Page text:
The dilapidated industrial building standing forlornly by the River Torridge is the remains of a milk factory that had been there since 1874. It closed in 1993, mainly as a result of milk quotas which had been introduced a decade earlier, and 134 people lost their jobs. For many years it was one of the town’s main employers.
The pioneering Torridge Vale dairy was founded by Robert Sandford, a local greengrocer and entrepreneur, on the site of the old Rolle Canal stores near Taddiport Bridge. The coming of the railway to Torrington in 1872 had seen the end of the canal as a means of transporting goods.
The steam-driven cream separator, invented in around 1880, was replacing the work of individual dairy maids and men in the production of butter, extracting cream from considerable quantities of milk daily (200 gallons of milk were being dealt with in an hour). The separated cream was either potted into little Barum Ware jars and sold as rich Devonshire cream or converted into butter. Milk from Torrington could reach London by train on the same day.
Over the years the business prospered, buildings and machinery were enlarged and by 1931 milk was being collected from about 50 farms, peaking at 1,850 gallons per day.
In 1932 the dairy became associated with Cow & Gate Ltd and the trading name changed to Torridge Vale Dairies (Devon) Ltd. Stimulated by conditions during the Second World War and encouraged by government policy to enlarge the output of home-grown food, and also to build up an export trade, the factory developed far beyond what its founder could have expected.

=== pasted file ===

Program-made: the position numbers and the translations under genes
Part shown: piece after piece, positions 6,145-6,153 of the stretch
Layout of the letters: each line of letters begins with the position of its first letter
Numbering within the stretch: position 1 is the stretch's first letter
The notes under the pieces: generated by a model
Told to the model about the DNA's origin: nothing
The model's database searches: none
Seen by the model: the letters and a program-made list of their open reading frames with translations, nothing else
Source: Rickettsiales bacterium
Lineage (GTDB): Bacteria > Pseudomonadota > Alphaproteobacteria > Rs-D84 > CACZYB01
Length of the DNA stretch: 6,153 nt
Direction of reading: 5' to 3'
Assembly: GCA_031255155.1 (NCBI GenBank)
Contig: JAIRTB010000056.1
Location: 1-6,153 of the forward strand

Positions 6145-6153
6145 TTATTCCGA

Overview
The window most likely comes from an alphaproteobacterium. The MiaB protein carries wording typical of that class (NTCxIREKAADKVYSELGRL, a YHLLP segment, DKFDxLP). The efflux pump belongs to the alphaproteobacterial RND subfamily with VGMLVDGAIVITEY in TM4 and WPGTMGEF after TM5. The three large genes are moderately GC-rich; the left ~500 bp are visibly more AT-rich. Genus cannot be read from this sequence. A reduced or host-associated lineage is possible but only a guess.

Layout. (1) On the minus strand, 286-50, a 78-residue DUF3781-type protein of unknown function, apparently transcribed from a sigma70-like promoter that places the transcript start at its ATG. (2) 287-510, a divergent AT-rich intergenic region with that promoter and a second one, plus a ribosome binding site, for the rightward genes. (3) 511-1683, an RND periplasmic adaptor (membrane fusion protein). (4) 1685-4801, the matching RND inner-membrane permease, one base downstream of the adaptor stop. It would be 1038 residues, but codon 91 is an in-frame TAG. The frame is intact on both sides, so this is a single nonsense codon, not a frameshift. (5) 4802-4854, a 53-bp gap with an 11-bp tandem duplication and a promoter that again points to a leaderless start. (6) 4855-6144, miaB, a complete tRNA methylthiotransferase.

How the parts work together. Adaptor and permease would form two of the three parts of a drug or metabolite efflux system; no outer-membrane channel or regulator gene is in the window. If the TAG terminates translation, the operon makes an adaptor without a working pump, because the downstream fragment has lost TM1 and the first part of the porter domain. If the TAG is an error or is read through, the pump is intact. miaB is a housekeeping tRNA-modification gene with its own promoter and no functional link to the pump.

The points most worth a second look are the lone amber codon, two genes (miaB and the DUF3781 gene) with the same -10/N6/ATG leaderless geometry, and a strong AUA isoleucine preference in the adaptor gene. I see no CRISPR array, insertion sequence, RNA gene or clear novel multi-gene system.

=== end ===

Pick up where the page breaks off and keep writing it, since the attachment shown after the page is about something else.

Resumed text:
The main products processed at Torridge Vale Dairies were butter, cream, spray and roller dried milk, and the cooling and dispatch of milk for the liquid market, as and when required. Milk production, with a ready and guaranteed market, was increasing and the dairy was growing at considerable speed; by 1939 the peak intake had increased to 10,500 gallons per day. However, workers’ wages hadn’t increased accordingly and they went on strike carrying placards declaring, ‘Support the men who MAKE cream but can never afford to BUY it’. By 1952 intake had risen to 60,000 gallons per day.
By the late 1940s a new larger factory building was completed, equipped with modern dairy machinery with far more powerful engines and five new large boilers to produce the steam required. It had one of the largest milk drying process machines in the world, new methods of purification of river water, and the first reinforced concrete chimney in the country which rose to a height of 175 feet (nearly 54 metres).
In 1959 the United Dairies merged with Cow & Gate to form Unigate Ltd and, by 1969, the trading name was Unigate Foods Ltd.
In August 1979 the Milk Marketing Board purchased a large share of Unigate’s interests, including the Torrington factory, and the dairy became Dairy Crest Foods, Torrington. The last milk churns were used at this time and all deliveries in future were to be by bulk-tanker. A major rebuilding programme was undertaken, which included a new separating and butter-making area and cold storage, and £5.3 million was invested to enable the whole process to be achieved on a continuous enclosed production line, all controlled by computer. It was one of the most modern milk processing plants in the country producing butter, milk-based desserts and skimmed milk powder. In the 1980s the factory employed 230 production staff and 100 drivers.